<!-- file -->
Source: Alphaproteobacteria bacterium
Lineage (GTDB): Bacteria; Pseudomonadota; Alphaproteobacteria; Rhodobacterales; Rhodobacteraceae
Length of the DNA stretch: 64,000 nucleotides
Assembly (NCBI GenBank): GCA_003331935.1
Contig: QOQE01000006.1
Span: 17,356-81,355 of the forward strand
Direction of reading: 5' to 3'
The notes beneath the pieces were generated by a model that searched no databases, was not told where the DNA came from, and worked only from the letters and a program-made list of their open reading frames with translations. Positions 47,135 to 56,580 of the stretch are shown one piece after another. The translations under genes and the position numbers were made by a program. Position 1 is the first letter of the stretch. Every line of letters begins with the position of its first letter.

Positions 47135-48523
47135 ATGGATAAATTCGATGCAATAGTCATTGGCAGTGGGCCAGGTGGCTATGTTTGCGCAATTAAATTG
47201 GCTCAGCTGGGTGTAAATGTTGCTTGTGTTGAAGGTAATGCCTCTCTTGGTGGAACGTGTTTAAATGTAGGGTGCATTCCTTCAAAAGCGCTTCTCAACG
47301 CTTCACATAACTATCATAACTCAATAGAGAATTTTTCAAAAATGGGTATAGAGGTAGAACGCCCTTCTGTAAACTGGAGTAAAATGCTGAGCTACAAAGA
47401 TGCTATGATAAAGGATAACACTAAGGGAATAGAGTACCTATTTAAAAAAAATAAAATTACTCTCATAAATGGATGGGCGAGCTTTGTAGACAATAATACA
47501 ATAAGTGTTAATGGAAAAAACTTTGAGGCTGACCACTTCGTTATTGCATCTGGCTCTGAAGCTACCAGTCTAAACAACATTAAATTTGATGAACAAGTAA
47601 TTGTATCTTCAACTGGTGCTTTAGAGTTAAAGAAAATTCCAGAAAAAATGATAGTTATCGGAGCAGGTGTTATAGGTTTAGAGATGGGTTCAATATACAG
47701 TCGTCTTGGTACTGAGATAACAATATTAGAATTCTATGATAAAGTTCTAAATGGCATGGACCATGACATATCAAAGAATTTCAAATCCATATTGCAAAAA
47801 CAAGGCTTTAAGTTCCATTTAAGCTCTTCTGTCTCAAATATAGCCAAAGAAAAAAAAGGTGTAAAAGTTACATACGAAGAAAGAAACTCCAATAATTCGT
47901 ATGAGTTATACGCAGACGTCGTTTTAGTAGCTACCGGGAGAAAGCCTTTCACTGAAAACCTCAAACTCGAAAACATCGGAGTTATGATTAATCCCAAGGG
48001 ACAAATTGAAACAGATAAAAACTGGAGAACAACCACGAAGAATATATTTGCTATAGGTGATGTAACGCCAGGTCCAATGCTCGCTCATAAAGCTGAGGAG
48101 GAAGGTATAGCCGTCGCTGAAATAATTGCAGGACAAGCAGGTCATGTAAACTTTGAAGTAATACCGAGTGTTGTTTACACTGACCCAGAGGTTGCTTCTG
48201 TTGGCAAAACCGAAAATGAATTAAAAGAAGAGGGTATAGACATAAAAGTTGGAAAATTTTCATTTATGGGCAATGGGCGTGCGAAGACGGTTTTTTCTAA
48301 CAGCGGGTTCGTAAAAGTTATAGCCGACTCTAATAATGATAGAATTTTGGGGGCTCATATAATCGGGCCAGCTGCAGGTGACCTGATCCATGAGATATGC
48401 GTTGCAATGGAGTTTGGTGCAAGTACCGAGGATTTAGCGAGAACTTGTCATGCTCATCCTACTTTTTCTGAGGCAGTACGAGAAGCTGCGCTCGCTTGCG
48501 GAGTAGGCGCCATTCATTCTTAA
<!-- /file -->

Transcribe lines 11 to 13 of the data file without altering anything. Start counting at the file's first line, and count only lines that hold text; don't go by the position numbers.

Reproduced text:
47201 GCTCAGCTGGGTGTAAATGTTGCTTGTGTTGAAGGTAATGCCTCTCTTGGTGGAACGTGTTTAAATGTAGGGTGCATTCCTTCAAAAGCGCTTCTCAACG
47301 CTTCACATAACTATCATAACTCAATAGAGAATTTTTCAAAAATGGGTATAGAGGTAGAACGCCCTTCTGTAAACTGGAGTAAAATGCTGAGCTACAAAGA
47401 TGCTATGATAAAGGATAACACTAAGGGAATAGAGTACCTATTTAAAAAAAATAAAATTACTCTCATAAATGGATGGGCGAGCTTTGTAGACAATAATACA